Wednesday, October 20, 2010

Do Blonds Have More Fun?

After you read the post, be sure to read the opinions of my other visitors in the comments section at the end.

“The baby has blond hair and blue eyes!” announced Julia.

The year was 1985 and I can’t remember whose baby was just born. I do remember hearing it along with my friend Stacey. The three of us were in our early to mid twenties. Julia, blond and blue eyed, was recently married. Stacey and I were nowhere close to matrimony, and were not as excited about babies.

When we heard this, I could sense that Stacey felt as I did. We wondered about the significance of the blond hair and blue eyes. Stacey has rich, Hershey colored skin, and mine is close to the color of pecans. The likelihood of either of us having a blond and blue eyed child was slim to none. We couldn’t relate.

I thought, but did not say, “Oh, the light hair and eyes, I guess that’s considered a good thing.”

Because we were young and caught off guard, Stacey and I did not respond to the baby’s looks with an obligatory, “How nice!” Oops.

* * * * *

My early youth was mostly segregated. I saw “white people” on TV, and at stores, but not “next door.” Their skin color was very light, and they either had brown, red, or blond hair. That’s the way I summed it up.

I never gave blond hair much thought, until one day as I was riding the bus going downtown and looked out the window to see the cutest little blond girl. Her hair seemed unique, like a mixture of silver and yellow – metallic – and it glistened under the sun. I was only twelve then, and was fascinated as I stared.

* * * * *

For years, this subject has crept into my mind; in particular, because of the books I read and the various forms of media that mention the word blond - constantly. My current book club novel is loaded with phrases like, “She swept her blond hair out of her eyes,” and “His butterscotch colored hair, sticking straight up,” and "Her beautiful blue eyes gleamed with tears.”

Where did this standard of beauty come from? (If I were better at history, perhaps I’d know for sure.) Is the blond, blue eyed person the most beautiful? Are we taught outright to believe this? It is definitely a subliminal message.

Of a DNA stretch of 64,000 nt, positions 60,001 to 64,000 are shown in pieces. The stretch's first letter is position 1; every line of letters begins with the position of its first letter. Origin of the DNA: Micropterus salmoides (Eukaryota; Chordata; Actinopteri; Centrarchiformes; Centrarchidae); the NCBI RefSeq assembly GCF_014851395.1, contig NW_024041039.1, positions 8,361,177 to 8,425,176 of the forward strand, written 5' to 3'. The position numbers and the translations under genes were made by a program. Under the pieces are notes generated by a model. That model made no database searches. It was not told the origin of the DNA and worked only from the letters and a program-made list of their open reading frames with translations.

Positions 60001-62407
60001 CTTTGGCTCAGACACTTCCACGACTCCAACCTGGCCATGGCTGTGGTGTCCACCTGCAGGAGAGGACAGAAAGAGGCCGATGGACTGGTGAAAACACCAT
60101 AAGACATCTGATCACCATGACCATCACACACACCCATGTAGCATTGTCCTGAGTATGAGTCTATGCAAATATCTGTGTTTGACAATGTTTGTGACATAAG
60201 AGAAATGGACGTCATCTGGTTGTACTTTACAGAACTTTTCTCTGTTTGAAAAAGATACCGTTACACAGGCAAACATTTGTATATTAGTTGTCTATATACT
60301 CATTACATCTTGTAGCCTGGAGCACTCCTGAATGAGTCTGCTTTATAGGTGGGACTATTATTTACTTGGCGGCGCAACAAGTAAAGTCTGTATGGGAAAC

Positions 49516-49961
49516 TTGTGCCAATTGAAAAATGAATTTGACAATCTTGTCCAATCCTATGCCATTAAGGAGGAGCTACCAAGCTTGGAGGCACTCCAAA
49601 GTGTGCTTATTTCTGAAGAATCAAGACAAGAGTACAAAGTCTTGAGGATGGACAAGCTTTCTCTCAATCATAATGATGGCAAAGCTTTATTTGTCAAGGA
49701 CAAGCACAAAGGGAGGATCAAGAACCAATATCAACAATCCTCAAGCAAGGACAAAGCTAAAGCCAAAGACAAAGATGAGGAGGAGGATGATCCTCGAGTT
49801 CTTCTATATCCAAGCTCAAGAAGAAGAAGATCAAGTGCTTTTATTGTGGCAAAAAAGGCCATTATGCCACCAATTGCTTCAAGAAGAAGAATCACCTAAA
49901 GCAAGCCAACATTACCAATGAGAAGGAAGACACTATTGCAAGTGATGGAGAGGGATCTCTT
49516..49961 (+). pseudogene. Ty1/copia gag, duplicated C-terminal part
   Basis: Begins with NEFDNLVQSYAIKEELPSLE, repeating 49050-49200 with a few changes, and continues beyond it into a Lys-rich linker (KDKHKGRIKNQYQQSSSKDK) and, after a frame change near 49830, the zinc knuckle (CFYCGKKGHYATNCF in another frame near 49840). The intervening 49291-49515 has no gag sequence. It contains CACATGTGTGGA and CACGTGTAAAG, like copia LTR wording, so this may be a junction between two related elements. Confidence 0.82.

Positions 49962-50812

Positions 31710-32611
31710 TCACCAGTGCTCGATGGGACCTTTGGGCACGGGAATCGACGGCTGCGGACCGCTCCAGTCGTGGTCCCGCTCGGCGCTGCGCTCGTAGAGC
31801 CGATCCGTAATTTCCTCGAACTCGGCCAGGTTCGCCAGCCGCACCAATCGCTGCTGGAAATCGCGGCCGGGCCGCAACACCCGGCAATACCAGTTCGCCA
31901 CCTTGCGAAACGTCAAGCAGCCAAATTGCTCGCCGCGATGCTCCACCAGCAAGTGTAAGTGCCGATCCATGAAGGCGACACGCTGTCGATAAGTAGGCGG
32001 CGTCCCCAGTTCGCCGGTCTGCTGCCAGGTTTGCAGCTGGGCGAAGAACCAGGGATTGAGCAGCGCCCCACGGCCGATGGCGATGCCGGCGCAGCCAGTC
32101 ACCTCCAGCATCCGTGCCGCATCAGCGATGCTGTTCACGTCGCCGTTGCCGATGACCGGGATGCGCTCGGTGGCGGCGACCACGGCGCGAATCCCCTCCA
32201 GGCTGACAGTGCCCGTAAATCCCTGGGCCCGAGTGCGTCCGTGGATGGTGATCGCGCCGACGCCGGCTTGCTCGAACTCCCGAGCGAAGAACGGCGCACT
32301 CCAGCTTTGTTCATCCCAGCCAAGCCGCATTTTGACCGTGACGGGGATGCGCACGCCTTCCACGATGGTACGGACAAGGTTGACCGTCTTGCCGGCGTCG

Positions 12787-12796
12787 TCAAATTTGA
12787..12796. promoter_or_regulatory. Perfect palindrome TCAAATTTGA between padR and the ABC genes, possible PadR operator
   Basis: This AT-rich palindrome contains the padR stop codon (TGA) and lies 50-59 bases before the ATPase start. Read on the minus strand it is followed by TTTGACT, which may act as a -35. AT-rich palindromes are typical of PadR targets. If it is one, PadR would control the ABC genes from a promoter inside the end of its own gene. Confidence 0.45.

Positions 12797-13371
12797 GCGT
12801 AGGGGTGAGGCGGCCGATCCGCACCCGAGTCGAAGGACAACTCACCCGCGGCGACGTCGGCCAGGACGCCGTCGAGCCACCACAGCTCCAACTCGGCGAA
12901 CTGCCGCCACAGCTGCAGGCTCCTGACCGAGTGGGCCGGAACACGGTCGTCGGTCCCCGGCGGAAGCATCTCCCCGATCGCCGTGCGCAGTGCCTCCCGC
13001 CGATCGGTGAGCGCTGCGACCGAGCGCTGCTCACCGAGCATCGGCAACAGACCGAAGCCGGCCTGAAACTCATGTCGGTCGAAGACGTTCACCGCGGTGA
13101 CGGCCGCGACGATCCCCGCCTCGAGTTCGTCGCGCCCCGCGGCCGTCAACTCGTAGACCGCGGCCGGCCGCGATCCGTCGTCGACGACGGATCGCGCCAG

I’ve met so many brown haired Caucasian women who say things like, “I didn’t get the blond hair that my sister got.” On occasion, I see the two sisters together. They have different coloring, but typically, I don’t see one as being more attractive than the other.

Once, a friend (who is Indian) tried to describe another person to me. “Does she have very large blue eyes?” I asked. She responded, “I don’t know what color her eyes are. I don’t notice things like that.”

I was surprised, because the woman’s eyes are huge; but I was also impressed in an odd sort of way. "She hasn’t bought into the 'checklist for physical beauty,'" I thought.

I’ve seen a lot of striking blonds and cute little “towheads” - a term I didn't learn until I was forty years old. I’ve also seen a lot of striking brunettes, red heads, brown eyes, chocolate skin, olive skin, braids, afros, Asian eyes, etc.

I know that all races of people have certain standards of beauty, and if you fit into the category…well, I guess that’s a good thing…maybe? So many people admire your looks; others are envious or jealous. What do you think?

Do you notice the numerous references to blond hair and blue eyes in books and on TV?